[DWJ] Writing for the young (was Dumbledore vs. Snape)

Mark Allums mark at allums.com
Mon May 14 20:27:02 EDT 2007


With much snippage here and there:


Minnow wrote:
>> minnow at belfry.org.uk wrote:

> In this scene it was assumed that somebody holding a wand must be the
> person who had used it, on no evidence whatsoever and when a Truth Spell
> would have been available to establish the facts...  Or that's how I
> remember it.

Yeah, that one's a bit awkward.  I always thought, based on [spoiler] 
that the truth spell/serum was Not Done.  Except by cretins and Evil 
Characters.


>  No questions asked about
> whether 'stun' for a human is 'sudden death' to an alien life-form about
> which nothing at all is known.  No attempt to find out whether this might
> be the local cops in pursuit of a criminal lunatic...

Yeah, that one requires one to a) assume that there is info *you* don't 
have, or b) suspend disbelief for the duration.


> Is that supposed to excuse poor writing?  If so, it's a *terrible* excuse!
> When Kipling wrote for children he didn't let the standards slip; nor did
> Rosemary Sutcliff; nor did C.S. Lewis, nor Diana Wynne Jones, nor Patricia
> Wrede, nor Neil Gaiman.  Nor (you have your own list).

No!  On the contrary.  Writing good children's lit is *hard*. (I've 
tried.  I can't.)  I was referring to the fact that IMO, reading Harry 
Potter is fun.  Most children's lit is intended to be a pleasant 
experience, at least for the children, if not for the characters in the 
story.


>>  Start reading now, and be ready for when Book Seven
>> appears.  :)
> 
> Can't do that!  The rule is that I'm waiting until I won't have to wait for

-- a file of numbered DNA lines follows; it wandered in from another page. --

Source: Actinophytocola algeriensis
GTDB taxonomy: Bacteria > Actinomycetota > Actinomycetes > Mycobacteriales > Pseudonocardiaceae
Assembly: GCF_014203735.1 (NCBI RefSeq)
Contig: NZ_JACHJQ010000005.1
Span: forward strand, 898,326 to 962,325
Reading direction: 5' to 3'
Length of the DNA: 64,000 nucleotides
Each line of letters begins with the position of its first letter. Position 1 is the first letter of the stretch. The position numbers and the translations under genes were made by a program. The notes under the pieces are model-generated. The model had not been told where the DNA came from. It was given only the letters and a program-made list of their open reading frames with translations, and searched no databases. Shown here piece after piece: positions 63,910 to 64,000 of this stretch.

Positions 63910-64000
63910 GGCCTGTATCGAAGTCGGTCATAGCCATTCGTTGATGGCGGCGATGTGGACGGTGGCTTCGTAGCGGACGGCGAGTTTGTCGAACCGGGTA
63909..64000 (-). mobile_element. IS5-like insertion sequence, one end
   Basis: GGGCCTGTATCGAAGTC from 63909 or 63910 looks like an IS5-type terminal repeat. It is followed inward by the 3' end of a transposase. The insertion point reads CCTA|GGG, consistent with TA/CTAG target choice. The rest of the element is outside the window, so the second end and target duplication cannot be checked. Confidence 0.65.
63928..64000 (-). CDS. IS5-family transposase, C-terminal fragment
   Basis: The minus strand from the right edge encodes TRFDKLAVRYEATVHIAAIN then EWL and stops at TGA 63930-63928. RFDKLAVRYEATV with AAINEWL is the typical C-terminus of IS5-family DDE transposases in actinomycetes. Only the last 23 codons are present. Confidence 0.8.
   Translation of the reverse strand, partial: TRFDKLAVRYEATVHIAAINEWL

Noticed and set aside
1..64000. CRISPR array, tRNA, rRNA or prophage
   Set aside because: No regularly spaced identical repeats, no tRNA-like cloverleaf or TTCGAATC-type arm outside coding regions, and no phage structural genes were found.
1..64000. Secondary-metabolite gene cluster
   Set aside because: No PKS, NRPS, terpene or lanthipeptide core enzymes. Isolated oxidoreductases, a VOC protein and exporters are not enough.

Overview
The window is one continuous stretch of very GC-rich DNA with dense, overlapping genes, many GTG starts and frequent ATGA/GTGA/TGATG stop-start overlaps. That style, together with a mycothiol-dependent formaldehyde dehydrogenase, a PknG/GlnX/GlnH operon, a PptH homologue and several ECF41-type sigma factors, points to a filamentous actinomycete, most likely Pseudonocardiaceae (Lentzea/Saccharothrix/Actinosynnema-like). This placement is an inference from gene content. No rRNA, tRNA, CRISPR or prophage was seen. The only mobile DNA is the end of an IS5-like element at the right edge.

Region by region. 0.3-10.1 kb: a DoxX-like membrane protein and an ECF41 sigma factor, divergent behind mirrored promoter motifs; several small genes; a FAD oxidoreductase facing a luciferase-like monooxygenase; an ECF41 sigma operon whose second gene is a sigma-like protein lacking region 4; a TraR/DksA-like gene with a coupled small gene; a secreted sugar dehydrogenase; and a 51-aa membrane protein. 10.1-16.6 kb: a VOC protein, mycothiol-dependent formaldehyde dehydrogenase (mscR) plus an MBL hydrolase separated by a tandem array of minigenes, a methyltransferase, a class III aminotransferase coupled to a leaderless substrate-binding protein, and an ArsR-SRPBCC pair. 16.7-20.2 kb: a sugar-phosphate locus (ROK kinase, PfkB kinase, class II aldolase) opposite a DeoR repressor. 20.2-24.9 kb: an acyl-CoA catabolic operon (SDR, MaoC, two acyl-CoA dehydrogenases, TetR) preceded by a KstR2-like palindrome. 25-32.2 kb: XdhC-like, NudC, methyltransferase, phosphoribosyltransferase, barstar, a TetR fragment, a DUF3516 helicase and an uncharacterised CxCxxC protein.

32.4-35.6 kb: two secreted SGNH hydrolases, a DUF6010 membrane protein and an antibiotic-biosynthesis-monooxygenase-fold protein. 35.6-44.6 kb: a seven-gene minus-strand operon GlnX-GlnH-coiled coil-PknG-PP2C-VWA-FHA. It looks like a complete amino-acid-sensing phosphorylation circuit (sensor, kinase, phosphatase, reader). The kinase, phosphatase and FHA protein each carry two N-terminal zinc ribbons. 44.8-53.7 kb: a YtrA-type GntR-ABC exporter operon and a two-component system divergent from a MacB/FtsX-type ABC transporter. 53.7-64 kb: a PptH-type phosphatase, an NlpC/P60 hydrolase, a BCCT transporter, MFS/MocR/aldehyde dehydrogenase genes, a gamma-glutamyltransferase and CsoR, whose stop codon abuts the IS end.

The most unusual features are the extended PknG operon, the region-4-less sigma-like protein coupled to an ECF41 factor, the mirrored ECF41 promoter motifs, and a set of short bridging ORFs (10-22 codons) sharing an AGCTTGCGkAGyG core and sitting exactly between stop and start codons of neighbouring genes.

> the next one.  Judging by the now-eighteen-year-old, these books are going
> to take me less than a day each to read: if she got through them that fast,
> on first reading as they came out, I expect I shall too.  So I had better
> start about a week before the last one comes out: that gives her time to
> read the last one whilst I am on Book 6 and have it ready for me when I
> want to keep on keeping on through.

Ahhh, a Strategy!  :)  Good!  I bet it's been hard, though, trying not 
to be too spoilered.  I read the first one to see if it was appropriate 
for my niece.  She was about 7 at the time.  There were rumors of 
murders and morbid stuff in the books (book 4 was imminent at the time). 
    She had already read 1 and 2.  I was behind.  I caught up.  And 
found myself hooked.


>> *literarily?  Let us coin a word, meaning, "of or about something
>> literary".  It's a bit of a tongue twister.
> 
> Lit'ry is the word for that sort of discussion and the lit'ry folk who have
> it, so maybe "litrily"?  I don't demand lit'ry in my light reading, but I
> do require literate (as well as coherent and self-consistent within the
> world created: there are definite limits beyond which I cannot suspend my
> disbelief).  Judging by the random four pages or so of HP I read when
> someone was making a point on this list a couple of years ago (see comments
> on mer-people earlier) I may decide that this is not a book to be set down
> lightly -- in the Dorothy Parker meaning of that phrase -- purely on
> account of my being a member of the Society For The Prevention Of Cruelty
> To The Semi-Colon.
> 
> One thing has to be said for Enid Blyton: she had at least been taught the
> use of punctuation at some point.  Her stuff doesn't demand a re-write
> every couple of sentences, and I don't find that I have got out a red biro
> and started absent-mindedly to proof-read it as I go along.  Formulaic,
> yes, maybe, but not horribly constructed word-by-word as well as
> plot-by-plot.

Oh dear.  I do commit the serial comma/run-on sentence upon occasion.  I 
use semi-colons both correctly and incorrectly; here's an example of 
one.  Is it correct?  I once knew all the rules; I got a really nice 
grade on quite a few papers.  But time and brain atrophy have taken 
their toll, and I verb nouns and commit other crimes against grammar.  I 
  can mispell with the best of them.  Alas, I'm getting worse.  Forgive 
me my more atrocious errors.


--Mark A.




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